Relationships with respect to the business cycle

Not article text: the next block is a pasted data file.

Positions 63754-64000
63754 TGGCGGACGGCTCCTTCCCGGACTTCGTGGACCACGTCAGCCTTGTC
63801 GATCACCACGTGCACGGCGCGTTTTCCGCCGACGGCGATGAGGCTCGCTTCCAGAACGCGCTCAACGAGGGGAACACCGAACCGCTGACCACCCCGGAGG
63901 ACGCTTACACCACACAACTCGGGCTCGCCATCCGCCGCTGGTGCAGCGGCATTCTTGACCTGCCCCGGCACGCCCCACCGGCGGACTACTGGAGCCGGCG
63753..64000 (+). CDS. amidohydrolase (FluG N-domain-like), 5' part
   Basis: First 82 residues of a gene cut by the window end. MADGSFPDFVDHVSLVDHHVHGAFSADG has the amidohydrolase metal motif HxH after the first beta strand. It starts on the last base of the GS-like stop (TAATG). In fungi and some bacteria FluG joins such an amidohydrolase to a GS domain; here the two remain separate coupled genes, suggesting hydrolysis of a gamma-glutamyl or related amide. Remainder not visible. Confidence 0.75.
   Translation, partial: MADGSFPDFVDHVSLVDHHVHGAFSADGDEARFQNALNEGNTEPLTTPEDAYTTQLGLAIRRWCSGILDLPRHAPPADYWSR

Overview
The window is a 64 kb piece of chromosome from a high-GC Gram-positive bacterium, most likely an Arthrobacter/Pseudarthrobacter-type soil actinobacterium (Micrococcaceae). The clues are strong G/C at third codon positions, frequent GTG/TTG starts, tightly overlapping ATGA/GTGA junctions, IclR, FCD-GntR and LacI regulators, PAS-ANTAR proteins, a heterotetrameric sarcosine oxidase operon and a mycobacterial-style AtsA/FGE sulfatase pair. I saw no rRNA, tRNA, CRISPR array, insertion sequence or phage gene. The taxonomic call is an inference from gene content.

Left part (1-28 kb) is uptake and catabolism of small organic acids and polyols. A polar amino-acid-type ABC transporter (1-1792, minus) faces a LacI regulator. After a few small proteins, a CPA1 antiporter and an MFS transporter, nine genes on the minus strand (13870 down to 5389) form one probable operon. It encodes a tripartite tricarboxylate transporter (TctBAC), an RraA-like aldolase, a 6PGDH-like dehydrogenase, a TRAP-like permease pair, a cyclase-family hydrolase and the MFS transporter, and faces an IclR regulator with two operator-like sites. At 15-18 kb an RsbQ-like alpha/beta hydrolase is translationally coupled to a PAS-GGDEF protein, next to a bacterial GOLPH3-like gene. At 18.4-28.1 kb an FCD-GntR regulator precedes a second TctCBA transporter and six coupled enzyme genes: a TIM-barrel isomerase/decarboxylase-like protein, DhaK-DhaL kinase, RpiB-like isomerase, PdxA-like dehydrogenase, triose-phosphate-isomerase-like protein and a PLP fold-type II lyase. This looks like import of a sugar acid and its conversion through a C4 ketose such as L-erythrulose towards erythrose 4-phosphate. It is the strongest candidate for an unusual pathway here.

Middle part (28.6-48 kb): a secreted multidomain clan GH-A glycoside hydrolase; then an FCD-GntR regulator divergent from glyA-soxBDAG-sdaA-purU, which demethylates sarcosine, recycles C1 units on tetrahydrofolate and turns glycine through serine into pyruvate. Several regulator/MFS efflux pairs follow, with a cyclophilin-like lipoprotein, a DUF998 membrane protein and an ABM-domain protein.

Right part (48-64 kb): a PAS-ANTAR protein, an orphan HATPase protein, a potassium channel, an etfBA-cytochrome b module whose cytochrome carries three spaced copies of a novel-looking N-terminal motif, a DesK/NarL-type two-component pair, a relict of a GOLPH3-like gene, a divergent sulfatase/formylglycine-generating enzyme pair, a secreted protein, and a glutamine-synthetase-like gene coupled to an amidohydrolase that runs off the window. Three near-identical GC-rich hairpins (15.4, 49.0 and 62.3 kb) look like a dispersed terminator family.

The threshold values shown in figures 3 and 4 stem from a receiver operating characteristic (ROC) analysis of the BBK Coincident and Leading Indexes. ROC analysis is a nonparametric classification method used to assign a score (the area under the ROC curve, or AUC) to a business cycle indicator based on its ability to correctly classify expansions and recessions. In other words, a highly accurate indicator will have many values observed during only recessions or expansions—not during both. The more overlap that exists for a given value of an indicator, the worse it performs. A purely random indicator is assigned a score of 0.5, reflecting that it is likely to be accurate 50% of the time in distinguishing between expansions and recessions. An AUC significantly above 0.5 (for procyclical indicators, or those that rise in expansions and fall in recessions) or below 0.5 (for countercyclical indicators, or those that fall in expansions and rise in recessions) then characterizes an improvement in classification.8